#1. A composite image showing a piece of yew illuminated at 5' by a 500W halogen work light, followed by the same piece lit by both LED lights at approx. the same distance. Then, the piece under daylight. The daylight shot was closer to the exterior windows, and taken a few minutes later in the early morning. The halogen light is obviously very "warm," while the LED is quite "cool." The daylight is from an overcast winter sky and the light reflected from snow cover. Also very cool, but the color seems acceptable.

Jaw Dish Cuisine Fossil Musical instrument

#2. Descriptions of the human eye say that most of the nerves involved perceive intensity. Aka "Greyscale," the difference between light and dark. The second image shows the 1st image desaturated so that only the contrast info can be seen. The leftmost section, illuminated by the halogen work light shows how the camera tried to balance the extreme contrast. I think the image is useful because at that level of contrast, my eye interprets the same image with some portions flatend by glare, and others by shadow. Overall, flat compared to the lesser extremes of contrast produced by the LEDs.

Black Jaw Organism Style Black-and-white

#3. The 2 LED lamps are on either side of the work piece, both about 2.5' away. The level of illumination is more even, and the camera interpreted the color much better. My perception was similar. Good for close in work, I think.

Food Tableware Ingredient Wood Cuisine

The big downside of LEDs is still the upfront cost. I purchased the halogen work light for about $12. I did knock it over when it was still hot, and the bulb shattered. Add $4 to continue using. The 2 portable LED lights were $50. 10 years ago, similar LED lights, if available, would have been in the $200 range. A great improvement in cost, but still problemmatic. Shouldn't fail if dropped, and should last at least 5 times longer minimum than the halogen bulbs,

Upside is the the power consumption. These battery powered lights only need .15 A to charge. I suppose I could run both continuously while connected to the chargers. No need to rewire the circuit.

In the middle. Minimal heat waste. Using the halogen light in my unheated workspace releases enough heat that I can work even into cold weather. LEDs intrinsically create tight beams. As a detail/spot light they are great. They don't work as well for area illumination.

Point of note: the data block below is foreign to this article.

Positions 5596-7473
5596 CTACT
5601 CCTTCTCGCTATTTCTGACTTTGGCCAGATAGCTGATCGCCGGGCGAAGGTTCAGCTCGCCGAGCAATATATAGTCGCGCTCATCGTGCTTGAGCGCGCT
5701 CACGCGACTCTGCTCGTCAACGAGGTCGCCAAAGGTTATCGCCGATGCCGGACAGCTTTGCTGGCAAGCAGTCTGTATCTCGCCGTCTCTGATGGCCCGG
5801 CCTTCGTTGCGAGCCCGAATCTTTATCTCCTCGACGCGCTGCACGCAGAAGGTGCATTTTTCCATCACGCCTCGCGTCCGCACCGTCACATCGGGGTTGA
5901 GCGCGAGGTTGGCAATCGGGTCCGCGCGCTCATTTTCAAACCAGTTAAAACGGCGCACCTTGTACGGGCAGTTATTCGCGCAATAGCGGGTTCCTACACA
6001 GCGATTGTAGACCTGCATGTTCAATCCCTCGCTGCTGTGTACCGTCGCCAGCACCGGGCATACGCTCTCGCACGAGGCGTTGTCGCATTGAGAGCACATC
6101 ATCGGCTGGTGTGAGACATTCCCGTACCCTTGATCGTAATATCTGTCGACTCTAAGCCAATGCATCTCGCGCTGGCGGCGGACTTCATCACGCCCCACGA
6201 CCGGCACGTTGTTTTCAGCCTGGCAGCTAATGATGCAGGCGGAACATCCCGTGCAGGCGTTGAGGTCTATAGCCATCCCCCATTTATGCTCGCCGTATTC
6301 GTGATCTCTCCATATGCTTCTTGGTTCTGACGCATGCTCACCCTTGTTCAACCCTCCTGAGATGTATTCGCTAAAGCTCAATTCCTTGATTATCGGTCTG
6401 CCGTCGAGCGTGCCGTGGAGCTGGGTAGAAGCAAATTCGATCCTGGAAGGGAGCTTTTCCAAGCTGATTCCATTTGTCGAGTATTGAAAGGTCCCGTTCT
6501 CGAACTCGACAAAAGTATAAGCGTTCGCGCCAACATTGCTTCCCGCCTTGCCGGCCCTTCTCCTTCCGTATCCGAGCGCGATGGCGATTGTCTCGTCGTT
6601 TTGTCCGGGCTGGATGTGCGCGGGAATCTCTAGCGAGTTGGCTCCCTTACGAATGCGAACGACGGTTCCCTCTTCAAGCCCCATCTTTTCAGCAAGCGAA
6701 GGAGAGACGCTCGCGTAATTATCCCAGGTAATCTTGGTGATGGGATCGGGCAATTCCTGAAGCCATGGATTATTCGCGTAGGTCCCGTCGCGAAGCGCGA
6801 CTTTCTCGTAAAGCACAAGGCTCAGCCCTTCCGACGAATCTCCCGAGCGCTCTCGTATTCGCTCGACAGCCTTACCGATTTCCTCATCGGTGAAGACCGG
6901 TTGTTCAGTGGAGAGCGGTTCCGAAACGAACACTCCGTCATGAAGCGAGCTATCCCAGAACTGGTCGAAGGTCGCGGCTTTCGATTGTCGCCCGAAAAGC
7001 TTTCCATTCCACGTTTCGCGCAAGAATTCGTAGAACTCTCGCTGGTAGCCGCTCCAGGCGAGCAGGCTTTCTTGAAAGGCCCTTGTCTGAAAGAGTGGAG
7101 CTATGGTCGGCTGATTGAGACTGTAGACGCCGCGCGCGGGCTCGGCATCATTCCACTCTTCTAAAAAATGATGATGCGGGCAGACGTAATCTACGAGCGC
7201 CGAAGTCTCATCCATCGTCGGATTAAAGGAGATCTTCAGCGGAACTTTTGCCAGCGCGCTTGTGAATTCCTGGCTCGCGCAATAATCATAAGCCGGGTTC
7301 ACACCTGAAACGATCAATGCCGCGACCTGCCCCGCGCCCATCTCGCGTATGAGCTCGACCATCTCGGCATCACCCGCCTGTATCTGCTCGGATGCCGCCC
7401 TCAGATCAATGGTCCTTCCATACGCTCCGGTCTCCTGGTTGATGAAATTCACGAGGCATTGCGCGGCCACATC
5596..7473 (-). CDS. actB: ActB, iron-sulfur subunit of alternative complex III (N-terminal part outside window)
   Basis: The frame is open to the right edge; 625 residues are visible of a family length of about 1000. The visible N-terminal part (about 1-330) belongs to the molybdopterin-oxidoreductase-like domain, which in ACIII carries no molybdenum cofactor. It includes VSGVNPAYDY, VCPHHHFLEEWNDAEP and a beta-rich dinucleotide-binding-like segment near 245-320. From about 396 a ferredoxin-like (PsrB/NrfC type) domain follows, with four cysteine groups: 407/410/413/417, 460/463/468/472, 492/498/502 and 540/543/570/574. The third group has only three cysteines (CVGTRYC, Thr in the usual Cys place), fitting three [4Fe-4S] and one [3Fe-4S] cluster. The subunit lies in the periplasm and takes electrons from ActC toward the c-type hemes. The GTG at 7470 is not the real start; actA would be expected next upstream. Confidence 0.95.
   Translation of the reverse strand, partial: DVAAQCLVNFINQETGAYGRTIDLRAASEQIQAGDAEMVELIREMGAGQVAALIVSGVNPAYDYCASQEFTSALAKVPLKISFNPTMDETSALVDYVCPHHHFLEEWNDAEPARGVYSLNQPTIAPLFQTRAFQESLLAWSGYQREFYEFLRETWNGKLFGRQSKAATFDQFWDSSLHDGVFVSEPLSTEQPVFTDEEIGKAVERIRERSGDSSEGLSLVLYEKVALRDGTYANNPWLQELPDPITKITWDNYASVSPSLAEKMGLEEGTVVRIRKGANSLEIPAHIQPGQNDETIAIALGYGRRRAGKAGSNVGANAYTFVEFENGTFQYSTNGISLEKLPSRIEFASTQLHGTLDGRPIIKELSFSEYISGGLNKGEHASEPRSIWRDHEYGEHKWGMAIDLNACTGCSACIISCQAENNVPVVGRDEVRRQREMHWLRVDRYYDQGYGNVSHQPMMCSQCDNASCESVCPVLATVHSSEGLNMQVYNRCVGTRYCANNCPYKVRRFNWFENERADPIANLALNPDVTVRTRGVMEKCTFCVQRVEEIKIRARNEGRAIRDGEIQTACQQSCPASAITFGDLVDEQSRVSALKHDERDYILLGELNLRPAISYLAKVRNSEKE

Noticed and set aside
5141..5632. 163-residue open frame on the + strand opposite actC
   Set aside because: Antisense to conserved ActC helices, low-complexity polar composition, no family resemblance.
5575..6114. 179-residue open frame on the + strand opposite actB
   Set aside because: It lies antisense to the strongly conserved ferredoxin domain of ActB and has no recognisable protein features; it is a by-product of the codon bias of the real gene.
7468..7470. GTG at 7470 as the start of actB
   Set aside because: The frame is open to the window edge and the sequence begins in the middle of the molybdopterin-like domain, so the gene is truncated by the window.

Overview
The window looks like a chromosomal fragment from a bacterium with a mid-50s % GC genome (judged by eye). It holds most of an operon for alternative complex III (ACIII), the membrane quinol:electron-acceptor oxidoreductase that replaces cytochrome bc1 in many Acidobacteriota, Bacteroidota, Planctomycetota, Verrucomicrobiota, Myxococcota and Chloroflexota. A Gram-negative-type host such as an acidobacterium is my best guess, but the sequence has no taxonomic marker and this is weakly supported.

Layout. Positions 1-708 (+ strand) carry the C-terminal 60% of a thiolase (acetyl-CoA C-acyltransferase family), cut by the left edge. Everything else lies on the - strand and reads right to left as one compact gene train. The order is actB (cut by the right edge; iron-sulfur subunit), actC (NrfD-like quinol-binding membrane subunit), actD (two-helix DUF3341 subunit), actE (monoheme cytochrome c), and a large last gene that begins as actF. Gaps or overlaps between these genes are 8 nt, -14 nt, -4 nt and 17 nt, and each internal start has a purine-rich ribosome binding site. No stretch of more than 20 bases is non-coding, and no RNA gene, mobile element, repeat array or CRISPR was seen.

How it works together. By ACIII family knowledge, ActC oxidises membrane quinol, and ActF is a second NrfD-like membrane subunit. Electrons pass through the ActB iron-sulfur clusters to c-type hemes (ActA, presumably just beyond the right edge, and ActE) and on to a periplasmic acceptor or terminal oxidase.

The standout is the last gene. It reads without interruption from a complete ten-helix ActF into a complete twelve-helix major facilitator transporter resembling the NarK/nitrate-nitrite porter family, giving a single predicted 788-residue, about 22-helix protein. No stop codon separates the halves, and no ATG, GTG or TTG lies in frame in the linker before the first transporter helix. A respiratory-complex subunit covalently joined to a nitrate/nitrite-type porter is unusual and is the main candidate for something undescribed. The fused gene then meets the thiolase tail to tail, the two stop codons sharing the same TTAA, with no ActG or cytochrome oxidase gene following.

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Interesting. good detail .

If you where going to put them in order for light ing for a work shoop which would you use?

Would they be as good as a artist daylight bulb say 100w. i do rate these as they are very good for lighting but know nothing can beat natural light.

At ptesent i use a ordinary 100w for the main source with my flexilamp with a 100w daylight bulb in it..The roof of my workshop is a five layer clear pvc and filters out uva rays which generally floods the workshop in natural light (its the sort of stuff you put on a conservatory)
Right now, if I could get them, I'd still go w. about 500 W of daylight incandescent bulbs. A hundred up close, 250 from the right and 150 from the left.

Unfortunately, US law currently limits the wattage of incandescent bulbs. It seems 60W is the current limit, so when the older bulbs are sold off, a change to something different is a must.

Fluorescents continue to improve. Most new ones don't appear to flicker, and the color balance can be good. But they are diffuse by their nature. OK for area lighting. Not ideal for detail work.

When I was at the art museum, all the fluorescents outside the galleries were upgraded to higher output and better colored tubes w. better shaped fixtures. They were OK for the wood shop, but for fine work, I and my co-workers still kept halogen work lights on hand. A brilliant raking light helps volume perception. The galleries could not use fluorescents because even with filters, there was way too much UV that fades old pigments.

I recently spoke w. the fellow that had to take up some of my work when I retired from the museum. He continued my pilot work w. LED spotlights for illumination of art works, and changed all the halogen "Capsylights"to LEDs in the galleries. The accountant gulped when she saw the bill, but the time savings and low energy use will cover the initial cost in maybe 10 years.

Gee, I ramble on...

The LED work lights I just bought are surprisingly good.The color is good, and the illumination level is decent. Because they are spotlights, they are good for detail, not good for ambient light. At this point, I suppose a standard telescoping free standing work light using LEDs would work as well as a 500 W halogen, but they still are about 300% more expensive to buy. If you are working in a space that needs to stay cool, or doesn't have a strong electricity source (like mine) , I think they have become a good choice.
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Two years ago, because I got tired of the constant buzzing of the flourescent bulb ballasts (????) I had the electrician to take them down and he replaced them with BARN LIGHT REFLECTIVE FIXTURES - avail at a local farm supply store - and I use 200 watt CLEAR incandescent bulbs - they give off plenty of light for me.